The volcanic island of Tenerife
In this week’s travel Shaun Yeo explores marine life of Tenerife.
by Shaun Yeo
Tenerife is the largest Island of the eight, which make up the Spanish Archipelago of the Canary Islands in the Atlantic Ocean.
Tenerife is also the most populated of all the other Islands, and the most popular and visited Island both by international and Spanish tourist, and by us Gibraltarians.
The south of the Island is where most of the holiday resorts are and where most “Brits” go for the sandy white beaches, and clubbing. I however stayed where the locals are, in the Northern part of the Island. Here, most of the beaches are covered in black sands!
The landscape is filled with volcanic black lava stone formations and mountains. Even the buildings in the town centre of the capital; Santa Cruz de Tenerife, is made from bricks made from black lava stones.
Fields and fields of banana plantations can be seen throughout the coastline. The volcanic soil, rich in minerals, perfect for growing fruit. At the centre of the Island is “Mount Teide”, a huge extinct Volcano.
The mountain is the highest of all the Canary Islands, and from its base, the third largest volcano in the world! From the coastline, it took me over two hours to drive to the top of the summit in a car.
The landscape is out of this world, it seemed like if I was on a television set in Mars. Huge lizards the size of my arm, are seen everywhere in Teide National Park.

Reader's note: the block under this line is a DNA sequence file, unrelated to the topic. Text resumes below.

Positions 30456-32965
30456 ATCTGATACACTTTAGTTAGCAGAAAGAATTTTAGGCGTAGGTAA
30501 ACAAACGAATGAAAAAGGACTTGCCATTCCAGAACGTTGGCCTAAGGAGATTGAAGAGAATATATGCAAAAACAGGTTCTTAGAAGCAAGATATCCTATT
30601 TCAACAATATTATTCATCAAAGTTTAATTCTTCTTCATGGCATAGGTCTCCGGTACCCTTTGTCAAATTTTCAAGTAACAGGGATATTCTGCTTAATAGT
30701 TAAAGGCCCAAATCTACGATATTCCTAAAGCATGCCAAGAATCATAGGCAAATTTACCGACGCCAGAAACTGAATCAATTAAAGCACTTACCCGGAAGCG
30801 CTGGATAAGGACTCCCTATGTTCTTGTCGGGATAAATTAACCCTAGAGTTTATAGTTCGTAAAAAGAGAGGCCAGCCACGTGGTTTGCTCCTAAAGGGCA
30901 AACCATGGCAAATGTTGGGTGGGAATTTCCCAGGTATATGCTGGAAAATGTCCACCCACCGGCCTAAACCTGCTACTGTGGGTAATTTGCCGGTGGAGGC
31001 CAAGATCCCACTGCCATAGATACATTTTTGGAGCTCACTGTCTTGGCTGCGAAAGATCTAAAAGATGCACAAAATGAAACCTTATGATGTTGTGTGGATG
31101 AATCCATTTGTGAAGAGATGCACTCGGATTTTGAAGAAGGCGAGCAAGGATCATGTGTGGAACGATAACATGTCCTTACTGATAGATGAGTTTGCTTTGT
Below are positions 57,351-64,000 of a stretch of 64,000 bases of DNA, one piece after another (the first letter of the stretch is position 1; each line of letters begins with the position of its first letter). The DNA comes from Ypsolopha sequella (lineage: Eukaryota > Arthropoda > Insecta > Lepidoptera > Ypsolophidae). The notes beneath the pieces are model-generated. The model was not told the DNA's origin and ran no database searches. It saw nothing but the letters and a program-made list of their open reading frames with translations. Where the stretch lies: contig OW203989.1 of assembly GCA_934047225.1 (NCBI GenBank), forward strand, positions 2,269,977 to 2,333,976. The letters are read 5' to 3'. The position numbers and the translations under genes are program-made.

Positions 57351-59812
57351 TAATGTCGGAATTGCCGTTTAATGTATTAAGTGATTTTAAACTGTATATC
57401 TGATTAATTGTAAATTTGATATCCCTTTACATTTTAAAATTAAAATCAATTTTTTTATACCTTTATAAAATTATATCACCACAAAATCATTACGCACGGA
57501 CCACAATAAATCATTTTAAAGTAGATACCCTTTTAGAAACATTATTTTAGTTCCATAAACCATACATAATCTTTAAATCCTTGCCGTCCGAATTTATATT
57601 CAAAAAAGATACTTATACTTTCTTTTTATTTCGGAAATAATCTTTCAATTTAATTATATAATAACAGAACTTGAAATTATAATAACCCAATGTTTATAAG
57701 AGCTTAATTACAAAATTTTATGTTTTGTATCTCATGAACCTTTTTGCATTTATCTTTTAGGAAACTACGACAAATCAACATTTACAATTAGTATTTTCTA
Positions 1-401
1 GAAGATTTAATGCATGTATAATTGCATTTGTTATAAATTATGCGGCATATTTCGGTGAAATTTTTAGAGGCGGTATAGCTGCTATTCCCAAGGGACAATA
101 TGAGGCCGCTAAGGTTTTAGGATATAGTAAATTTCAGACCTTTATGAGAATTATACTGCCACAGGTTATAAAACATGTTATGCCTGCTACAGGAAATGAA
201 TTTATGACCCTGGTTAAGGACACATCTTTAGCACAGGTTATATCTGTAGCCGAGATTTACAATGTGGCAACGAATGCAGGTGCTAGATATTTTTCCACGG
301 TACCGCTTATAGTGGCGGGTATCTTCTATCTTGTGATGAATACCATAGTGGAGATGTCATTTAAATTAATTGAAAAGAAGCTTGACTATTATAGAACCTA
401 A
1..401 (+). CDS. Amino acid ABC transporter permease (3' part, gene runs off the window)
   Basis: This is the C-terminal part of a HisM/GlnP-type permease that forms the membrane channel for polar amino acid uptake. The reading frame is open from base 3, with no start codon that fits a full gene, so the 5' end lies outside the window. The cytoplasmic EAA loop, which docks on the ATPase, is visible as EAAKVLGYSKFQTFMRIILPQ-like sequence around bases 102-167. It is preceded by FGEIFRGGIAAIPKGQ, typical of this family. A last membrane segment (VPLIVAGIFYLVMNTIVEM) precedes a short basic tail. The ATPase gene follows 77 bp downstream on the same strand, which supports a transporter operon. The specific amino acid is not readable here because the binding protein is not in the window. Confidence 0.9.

Underwater, the volcanic rock formations continue to be seen on the North of the Island. Lava which has set under the sea, can be seen in the way of underwater cliff walls, ridges and even tunnels and caverns have formed. You can see these by taking a Scuba Diving Trip in the area of Santa Cruz de Tenerife, like I did.
Also of interest for scuba divers, a small town also in the North called Tabaiba. Like in Gibraltar, a tugboat was purposely sunk in 2006 to create an artificial reef in the area.
The tugboat; called “El Peñon”, had 49 years of active service in the Port of Santa Cruz, and sunk three times during her time in service before retiring to her final resting place on the ocean floor.
Although Gibraltar does get a mixture of Atlantic Ocean and Mediterranean Sea Marine Life, it was the first time I had seen some species of Marine Life from the Atlantic Ocean. Of interest was the Trumpetfish and Shrimp.
The anemones, I also noticed were quite different to the ones we see in Gibraltar.
I found there to be more Marine Life in Tabaiba for those wanting to see different species, and for those wanting to experience the underwater volcanic labyrinth of lava tunnels and caverns, Santa Cruz was the ideal place.
So far, Tenerife is the only Canary Island I have visited. I look forward to travelling to other Islands in the future.
To read more about Shaun’s travels and diving expeditions check out his blog: www.shaunyeophotography.com